Original article

Scand J Work Environ Health 2016;42(3):192-200    pdf full text

doi:10.5271/sjweh.3559

Effect of a participatory organizational-level occupational health intervention on short-term sickness absence: a cluster randomized controlled trial

by Framke E, Sørensen OH, Pedersen J, Rugulies R

Objectives The aim of this study was to examine whether employees in pre-schools that implemented a participatory organizational-level intervention focusing on the core task at work had a lower incidence of short-term sickness absence compared to employees in the control group.

Methods The cluster randomized controlled trial (RCT) comprised 78 pre-schools that were allocated to the intervention (44 pre-schools with 1760 employees) or control (34 pre-schools with 1279 employees) group. The intervention lasted 25 months and followed a stepwise and structured approach, consisting of seminars, workshops, and workplace-directed intervention activities focusing on the core task at work. Using Poisson regression, we tested differences in incidence rates in short-term sickness absence between the intervention and control groups during a 29-months follow-up.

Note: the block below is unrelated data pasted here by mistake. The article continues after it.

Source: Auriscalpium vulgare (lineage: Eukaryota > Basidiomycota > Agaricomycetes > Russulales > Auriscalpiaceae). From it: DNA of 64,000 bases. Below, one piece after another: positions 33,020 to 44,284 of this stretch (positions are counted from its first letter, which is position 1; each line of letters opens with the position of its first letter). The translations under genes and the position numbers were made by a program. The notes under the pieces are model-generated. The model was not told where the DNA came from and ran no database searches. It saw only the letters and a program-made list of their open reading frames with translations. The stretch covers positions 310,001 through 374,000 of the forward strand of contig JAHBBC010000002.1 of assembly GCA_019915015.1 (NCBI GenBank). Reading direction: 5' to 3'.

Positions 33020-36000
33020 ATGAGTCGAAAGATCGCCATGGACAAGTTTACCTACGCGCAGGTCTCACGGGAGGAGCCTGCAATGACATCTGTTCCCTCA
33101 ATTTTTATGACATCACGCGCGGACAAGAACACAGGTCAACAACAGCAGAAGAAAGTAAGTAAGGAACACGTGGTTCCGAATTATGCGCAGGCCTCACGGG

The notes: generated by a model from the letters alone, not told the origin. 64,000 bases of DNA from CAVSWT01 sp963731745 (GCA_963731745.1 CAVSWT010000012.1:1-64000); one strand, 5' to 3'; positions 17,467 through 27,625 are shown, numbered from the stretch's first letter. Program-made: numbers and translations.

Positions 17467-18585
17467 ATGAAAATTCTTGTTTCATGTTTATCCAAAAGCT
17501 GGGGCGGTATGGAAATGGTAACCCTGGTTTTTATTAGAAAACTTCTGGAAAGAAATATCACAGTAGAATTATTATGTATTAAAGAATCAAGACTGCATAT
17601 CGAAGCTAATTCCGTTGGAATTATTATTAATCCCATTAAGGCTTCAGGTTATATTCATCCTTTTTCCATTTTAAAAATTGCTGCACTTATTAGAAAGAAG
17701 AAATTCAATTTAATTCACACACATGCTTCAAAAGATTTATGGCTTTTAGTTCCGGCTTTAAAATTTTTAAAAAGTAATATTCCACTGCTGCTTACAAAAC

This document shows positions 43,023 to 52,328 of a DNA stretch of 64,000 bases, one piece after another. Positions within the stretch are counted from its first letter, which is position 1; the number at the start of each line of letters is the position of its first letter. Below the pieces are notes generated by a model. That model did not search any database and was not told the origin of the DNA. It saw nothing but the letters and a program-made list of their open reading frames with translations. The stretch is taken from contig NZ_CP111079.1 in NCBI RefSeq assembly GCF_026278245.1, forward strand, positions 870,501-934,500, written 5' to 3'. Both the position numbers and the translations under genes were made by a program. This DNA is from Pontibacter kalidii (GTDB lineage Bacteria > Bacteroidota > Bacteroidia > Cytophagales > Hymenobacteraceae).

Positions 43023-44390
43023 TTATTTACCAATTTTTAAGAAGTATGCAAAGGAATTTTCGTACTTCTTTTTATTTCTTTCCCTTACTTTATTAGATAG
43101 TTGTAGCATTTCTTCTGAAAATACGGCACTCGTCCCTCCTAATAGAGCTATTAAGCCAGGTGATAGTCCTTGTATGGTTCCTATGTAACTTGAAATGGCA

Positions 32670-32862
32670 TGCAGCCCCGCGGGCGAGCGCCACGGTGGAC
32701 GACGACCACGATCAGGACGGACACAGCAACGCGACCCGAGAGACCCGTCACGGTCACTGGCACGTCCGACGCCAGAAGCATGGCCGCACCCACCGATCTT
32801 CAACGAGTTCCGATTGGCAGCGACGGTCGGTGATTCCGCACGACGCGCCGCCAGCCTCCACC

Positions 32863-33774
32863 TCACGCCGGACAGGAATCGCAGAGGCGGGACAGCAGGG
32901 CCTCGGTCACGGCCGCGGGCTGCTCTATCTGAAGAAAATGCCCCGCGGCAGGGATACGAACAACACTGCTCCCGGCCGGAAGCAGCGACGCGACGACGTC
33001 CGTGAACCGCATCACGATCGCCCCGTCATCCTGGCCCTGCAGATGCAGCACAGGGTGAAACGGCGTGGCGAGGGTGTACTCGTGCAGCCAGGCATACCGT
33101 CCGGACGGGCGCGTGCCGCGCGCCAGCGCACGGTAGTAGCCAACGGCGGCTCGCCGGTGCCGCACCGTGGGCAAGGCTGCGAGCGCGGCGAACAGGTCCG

Results Estimated short-term sickness absence days per person-year during follow-up were 8.68 and 9.17 in the intervention and control groups, respectively. The rate ratio (RR) for comparing incident sickness absence in the intervention to control groups during follow-up was 0.93 [95% confidence interval (95% CI) 0.86–1.00] in the crude analysis and 0.89 (95% CI 0.83–0.96) when adjusting for age, sex, job group, type and size of workplace, and workplace average level of previous short-term sickness absence. A supplementary analysis showed that the intervention also was associated with a reduced risk of long-term sickness absence with a crude RR of 0.83 (95% CI 0.69–0.99) and an adjusted RR of 0.84 (95% CI 0.69–1.01).

Conclusions Pre-school employees participating in an organizational-level occupational health intervention focusing on the core task at work had a lower incidence of short-term sickness absence during a 29-month follow-up compared with control group employees.

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The following article refers to this text: [online first; 27 October 2017]